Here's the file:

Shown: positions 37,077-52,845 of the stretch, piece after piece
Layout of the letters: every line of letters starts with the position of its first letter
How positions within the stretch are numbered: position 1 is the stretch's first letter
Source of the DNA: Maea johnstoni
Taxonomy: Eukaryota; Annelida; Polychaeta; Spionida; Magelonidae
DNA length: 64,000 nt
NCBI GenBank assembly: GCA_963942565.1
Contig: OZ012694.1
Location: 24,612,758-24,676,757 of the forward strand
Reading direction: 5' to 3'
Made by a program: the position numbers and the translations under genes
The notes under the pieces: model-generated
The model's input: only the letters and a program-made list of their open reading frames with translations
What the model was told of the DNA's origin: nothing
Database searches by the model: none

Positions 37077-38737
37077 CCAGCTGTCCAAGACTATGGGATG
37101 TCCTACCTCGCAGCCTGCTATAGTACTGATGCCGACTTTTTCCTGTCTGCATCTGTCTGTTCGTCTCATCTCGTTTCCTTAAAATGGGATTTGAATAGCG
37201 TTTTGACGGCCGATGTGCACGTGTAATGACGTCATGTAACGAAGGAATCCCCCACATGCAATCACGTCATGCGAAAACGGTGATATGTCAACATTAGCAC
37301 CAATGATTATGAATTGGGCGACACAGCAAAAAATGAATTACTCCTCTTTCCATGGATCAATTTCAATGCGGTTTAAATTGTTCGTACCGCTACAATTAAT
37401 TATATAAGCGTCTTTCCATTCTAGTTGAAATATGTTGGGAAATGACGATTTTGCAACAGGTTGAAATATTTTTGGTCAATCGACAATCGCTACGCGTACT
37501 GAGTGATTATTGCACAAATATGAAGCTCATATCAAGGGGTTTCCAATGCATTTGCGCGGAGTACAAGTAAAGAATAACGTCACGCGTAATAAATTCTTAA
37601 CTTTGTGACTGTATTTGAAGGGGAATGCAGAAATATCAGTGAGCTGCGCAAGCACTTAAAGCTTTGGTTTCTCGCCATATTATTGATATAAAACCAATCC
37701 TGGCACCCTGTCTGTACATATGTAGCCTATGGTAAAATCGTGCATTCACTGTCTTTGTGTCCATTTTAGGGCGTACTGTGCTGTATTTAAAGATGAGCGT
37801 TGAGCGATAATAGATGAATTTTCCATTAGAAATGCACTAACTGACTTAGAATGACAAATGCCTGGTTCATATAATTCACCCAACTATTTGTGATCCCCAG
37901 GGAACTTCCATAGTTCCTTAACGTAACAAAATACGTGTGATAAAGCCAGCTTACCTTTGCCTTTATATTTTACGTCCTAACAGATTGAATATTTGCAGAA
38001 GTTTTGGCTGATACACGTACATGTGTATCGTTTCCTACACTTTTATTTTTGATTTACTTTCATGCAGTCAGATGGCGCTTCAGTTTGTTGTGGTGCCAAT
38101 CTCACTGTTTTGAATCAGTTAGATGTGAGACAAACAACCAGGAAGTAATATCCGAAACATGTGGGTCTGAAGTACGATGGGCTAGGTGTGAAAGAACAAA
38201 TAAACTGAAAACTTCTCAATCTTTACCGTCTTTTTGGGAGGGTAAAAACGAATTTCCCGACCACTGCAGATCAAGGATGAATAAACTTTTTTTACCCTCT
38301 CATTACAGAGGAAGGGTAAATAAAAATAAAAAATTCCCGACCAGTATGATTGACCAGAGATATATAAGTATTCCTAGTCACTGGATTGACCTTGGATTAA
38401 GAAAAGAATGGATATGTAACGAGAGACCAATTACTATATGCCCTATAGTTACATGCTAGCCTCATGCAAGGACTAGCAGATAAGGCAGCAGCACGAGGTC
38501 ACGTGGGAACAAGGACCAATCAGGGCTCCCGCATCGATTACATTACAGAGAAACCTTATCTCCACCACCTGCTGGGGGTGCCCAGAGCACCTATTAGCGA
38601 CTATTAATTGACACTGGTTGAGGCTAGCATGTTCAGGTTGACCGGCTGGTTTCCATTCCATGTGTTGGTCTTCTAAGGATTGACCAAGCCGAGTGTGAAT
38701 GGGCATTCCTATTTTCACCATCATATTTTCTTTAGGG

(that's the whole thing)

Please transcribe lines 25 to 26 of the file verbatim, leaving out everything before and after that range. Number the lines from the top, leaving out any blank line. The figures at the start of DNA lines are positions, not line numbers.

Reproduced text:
37801 TGAGCGATAATAGATGAATTTTCCATTAGAAATGCACTAACTGACTTAGAATGACAAATGCCTGGTTCATATAATTCACCCAACTATTTGTGATCCCCAG
37901 GGAACTTCCATAGTTCCTTAACGTAACAAAATACGTGTGATAAAGCCAGCTTACCTTTGCCTTTATATTTTACGTCCTAACAGATTGAATATTTGCAGAA